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Thesis Format

Integrated Article


Master of Science


Mechanical and Materials Engineering


Abdolvand, Hamidreza


Additive manufacturing (AM) is increasingly becoming one of the favourable manufacturing techniques in various industries, such as transportation and energy. The reason for the extensive use of AM lies in the ability to use a wide range of process parameters for manufacturing engineering parts with complex geometries that cannot be effectively manufactured using traditional methods such as casting or forging. Understanding the role of process parameters is crucial for developing predictive models, as well as for manufacturing engineering components with the desired properties.

This research aims to characterize the influence of AM process parameters on the deformation mechanisms of Hastelloy-X, a nickel superalloy used in gas turbine engines. In-situ neutron diffraction, electron backscatter diffraction (EBSD) and crystal plasticity finite element (CPFE) analysis are used for this purpose. The Hastelloy-X samples were printed using laser power bed fusion (LPBF) AM technique. Here, attention is given to the effects of laser power and scanning speed. First, a literature review is provided in Chapter 2, which is followed by Chapter 3 that contains a detailed description of sample preparation, experimental set-up, and data processing. The results are presented and discussed in Chapter 4. Lastly, conclusions and future works are presented in Chapter 5.

The experimental results show that the microstructure, texture, and the degree of anisotropy of the printed samples significantly change with changing AM parameters. By comparing the evolution of lattice strains predicted from CPFE to those from experiments, it is shown that {111}is the active deformation mechanism in all printed samples.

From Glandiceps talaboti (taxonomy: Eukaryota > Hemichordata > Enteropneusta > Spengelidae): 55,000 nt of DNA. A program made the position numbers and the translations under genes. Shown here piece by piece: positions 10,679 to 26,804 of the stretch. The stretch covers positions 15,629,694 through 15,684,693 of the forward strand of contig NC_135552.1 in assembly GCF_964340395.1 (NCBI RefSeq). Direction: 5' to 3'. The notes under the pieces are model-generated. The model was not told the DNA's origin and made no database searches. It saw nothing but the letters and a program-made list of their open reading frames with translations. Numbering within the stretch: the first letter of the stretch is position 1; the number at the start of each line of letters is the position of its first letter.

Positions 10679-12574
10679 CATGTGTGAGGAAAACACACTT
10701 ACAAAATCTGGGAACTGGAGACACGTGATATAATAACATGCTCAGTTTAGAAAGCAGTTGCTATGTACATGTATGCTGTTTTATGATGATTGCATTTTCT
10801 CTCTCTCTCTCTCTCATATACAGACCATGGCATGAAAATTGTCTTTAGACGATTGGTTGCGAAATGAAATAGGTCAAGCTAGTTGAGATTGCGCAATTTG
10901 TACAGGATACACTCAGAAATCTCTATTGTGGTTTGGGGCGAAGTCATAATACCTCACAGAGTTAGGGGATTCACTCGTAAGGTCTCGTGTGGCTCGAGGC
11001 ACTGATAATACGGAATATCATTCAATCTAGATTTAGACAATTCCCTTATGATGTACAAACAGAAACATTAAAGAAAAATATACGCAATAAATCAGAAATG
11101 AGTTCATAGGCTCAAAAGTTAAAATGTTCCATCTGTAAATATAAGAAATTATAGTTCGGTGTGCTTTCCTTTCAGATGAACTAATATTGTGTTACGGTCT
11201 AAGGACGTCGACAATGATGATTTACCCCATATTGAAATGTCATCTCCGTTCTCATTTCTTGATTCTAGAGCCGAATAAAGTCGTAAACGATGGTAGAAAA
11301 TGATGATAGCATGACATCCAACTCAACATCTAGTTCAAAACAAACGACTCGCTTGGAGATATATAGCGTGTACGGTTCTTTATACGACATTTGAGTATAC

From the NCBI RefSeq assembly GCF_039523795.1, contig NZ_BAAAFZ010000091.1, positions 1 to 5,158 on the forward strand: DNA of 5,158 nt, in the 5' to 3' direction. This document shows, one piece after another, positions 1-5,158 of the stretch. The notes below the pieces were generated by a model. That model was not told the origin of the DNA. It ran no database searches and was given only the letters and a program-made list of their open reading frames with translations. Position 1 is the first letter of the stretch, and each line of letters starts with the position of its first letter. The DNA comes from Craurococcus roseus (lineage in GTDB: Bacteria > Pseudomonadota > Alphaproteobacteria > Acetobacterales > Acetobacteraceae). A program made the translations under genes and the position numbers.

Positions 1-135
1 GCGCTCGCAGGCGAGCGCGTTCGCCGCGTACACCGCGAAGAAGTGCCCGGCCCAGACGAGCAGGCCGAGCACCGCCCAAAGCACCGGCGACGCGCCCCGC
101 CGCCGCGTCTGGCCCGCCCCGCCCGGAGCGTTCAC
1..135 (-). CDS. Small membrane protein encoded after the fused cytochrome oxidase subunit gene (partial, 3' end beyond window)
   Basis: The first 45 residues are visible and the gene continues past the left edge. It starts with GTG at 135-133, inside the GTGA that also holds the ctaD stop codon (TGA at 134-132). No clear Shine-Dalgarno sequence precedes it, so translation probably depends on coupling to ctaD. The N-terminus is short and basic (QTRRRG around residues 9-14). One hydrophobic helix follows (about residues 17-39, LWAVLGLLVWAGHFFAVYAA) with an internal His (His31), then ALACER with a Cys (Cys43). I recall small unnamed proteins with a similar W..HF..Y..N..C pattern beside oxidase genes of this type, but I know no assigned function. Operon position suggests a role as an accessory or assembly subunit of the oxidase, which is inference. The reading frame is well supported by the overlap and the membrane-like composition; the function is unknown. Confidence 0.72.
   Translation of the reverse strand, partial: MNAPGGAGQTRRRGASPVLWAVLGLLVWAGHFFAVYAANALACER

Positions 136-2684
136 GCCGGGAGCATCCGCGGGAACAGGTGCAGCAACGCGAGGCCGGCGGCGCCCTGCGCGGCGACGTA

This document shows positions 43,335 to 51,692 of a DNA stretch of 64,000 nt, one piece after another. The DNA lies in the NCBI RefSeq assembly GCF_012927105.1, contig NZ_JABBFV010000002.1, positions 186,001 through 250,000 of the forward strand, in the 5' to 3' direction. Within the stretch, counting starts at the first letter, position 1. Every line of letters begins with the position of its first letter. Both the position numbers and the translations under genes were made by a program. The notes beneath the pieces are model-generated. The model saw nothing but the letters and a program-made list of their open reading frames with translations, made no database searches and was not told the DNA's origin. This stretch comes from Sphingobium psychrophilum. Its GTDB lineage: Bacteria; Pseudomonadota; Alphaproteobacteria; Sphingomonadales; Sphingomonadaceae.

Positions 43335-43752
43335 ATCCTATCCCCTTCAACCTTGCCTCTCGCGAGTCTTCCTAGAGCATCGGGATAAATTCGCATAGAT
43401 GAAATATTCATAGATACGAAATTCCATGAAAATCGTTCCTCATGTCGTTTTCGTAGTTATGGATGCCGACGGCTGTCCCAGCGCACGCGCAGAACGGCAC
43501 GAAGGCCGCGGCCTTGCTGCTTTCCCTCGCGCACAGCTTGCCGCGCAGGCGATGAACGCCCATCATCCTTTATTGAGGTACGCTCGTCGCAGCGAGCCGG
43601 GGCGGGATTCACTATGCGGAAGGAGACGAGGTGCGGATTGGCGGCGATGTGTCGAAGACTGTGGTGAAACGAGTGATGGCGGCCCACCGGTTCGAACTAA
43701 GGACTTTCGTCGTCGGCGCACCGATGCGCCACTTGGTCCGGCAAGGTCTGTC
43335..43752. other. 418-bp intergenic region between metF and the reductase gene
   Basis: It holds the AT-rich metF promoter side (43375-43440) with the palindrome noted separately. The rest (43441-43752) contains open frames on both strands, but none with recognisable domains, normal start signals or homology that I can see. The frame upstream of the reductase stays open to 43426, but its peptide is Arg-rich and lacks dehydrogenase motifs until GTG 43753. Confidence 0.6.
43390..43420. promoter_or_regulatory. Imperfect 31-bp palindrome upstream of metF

Summary for Lay Audience

A broader view of this research is to understand the deformation mechanism of additively manufactured metals. Metal components are built by depositing the raw material, which is usually in the form of powder, on a substrate and then melt this layer by using a heat source. This process is repeated layer by layer until the final part is completely built. Traditional manufacturing processes have limitations in producing parts with complex geometries or require extensive post-manufacturing processes. Such limitations are addressed in additive manufacturing by controlling, for example, the layer thickness and the depositing position. However, the mechanical properties of the final component are significantly affected by the implemented process parameters. Characterizing the influence of such paraments on the mechanical performance of the printed parts ideally means that the process can be optimized to produce a component with the best possible mechanical performance. However, such characterization is not trivial to conduct, hence, crystal plasticity numerical modeling is introduced here to conduct simulations and study the effects of the complex microstructure of the printed part. This study focuses on characterizing the influence of changing laser power and scanning speed in the laser power bed fusion process on a nickel superalloy’s texture and mechanical properties. The numerical and experimental results reveal that while the microstructure of samples changes, their deformation mechanisms stay the same.

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Creative Commons Attribution 4.0 License
This work is licensed under a Creative Commons Attribution 4.0 License.